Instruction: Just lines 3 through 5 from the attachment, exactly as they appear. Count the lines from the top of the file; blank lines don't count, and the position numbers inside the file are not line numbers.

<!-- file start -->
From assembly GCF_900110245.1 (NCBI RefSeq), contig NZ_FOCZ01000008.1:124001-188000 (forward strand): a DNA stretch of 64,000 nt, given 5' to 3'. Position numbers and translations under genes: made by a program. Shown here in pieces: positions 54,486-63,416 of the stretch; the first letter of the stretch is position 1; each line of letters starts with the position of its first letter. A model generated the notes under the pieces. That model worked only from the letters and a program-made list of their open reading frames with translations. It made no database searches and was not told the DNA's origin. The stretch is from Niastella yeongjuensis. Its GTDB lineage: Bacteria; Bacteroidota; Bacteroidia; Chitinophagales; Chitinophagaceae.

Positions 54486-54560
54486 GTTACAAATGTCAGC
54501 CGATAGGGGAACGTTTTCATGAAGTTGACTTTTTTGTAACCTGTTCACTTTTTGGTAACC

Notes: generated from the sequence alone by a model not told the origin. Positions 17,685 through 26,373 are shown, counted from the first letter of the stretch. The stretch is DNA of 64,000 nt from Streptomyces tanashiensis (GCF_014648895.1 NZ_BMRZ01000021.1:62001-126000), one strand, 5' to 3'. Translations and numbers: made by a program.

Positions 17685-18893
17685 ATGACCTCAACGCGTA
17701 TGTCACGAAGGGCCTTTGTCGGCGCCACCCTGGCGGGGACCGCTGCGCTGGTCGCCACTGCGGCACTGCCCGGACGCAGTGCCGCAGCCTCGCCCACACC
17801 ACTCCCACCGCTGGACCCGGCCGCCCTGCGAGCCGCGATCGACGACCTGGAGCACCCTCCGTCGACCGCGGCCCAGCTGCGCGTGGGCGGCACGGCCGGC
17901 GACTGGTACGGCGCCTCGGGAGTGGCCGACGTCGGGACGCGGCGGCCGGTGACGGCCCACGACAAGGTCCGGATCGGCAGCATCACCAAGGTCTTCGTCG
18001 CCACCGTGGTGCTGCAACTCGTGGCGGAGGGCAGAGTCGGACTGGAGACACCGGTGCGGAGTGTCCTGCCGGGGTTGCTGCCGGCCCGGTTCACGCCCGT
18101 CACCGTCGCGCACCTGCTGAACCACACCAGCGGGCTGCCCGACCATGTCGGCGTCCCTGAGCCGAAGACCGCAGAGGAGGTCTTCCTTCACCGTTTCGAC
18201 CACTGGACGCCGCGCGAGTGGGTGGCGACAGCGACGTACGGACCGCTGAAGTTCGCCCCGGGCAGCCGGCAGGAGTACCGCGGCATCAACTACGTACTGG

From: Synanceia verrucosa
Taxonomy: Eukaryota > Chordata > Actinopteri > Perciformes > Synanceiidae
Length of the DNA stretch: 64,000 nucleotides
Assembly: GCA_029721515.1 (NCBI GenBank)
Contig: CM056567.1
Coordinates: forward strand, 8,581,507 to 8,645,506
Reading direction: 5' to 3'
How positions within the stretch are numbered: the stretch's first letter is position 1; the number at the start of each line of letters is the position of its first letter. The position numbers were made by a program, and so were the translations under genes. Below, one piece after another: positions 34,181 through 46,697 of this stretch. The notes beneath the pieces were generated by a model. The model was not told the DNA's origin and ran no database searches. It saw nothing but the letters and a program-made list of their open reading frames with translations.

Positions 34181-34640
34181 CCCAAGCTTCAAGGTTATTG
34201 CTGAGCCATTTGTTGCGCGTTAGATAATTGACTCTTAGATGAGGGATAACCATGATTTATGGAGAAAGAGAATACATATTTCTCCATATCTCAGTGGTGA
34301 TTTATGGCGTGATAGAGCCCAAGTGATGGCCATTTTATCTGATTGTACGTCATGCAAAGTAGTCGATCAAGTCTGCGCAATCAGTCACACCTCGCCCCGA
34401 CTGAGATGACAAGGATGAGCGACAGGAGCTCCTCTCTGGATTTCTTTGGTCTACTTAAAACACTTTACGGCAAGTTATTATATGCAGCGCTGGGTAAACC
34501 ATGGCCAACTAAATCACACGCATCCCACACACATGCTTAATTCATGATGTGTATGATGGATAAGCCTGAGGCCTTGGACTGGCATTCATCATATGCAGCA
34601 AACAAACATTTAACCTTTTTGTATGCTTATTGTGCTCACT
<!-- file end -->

54486 GTTACAAATGTCAGC
54501 CGATAGGGGAACGTTTTCATGAAGTTGACTTTTTTGTAACCTGTTCACTTTTTGGTAACC

Notes: generated from the sequence alone by a model not told the origin. Positions 17,685 through 26,373 are shown, counted from the first letter of the stretch. The stretch is DNA of 64,000 nt from Streptomyces tanashiensis (GCF_014648895.1 NZ_BMRZ01000021.1:62001-126000), one strand, 5' to 3'. Translations and numbers: made by a program.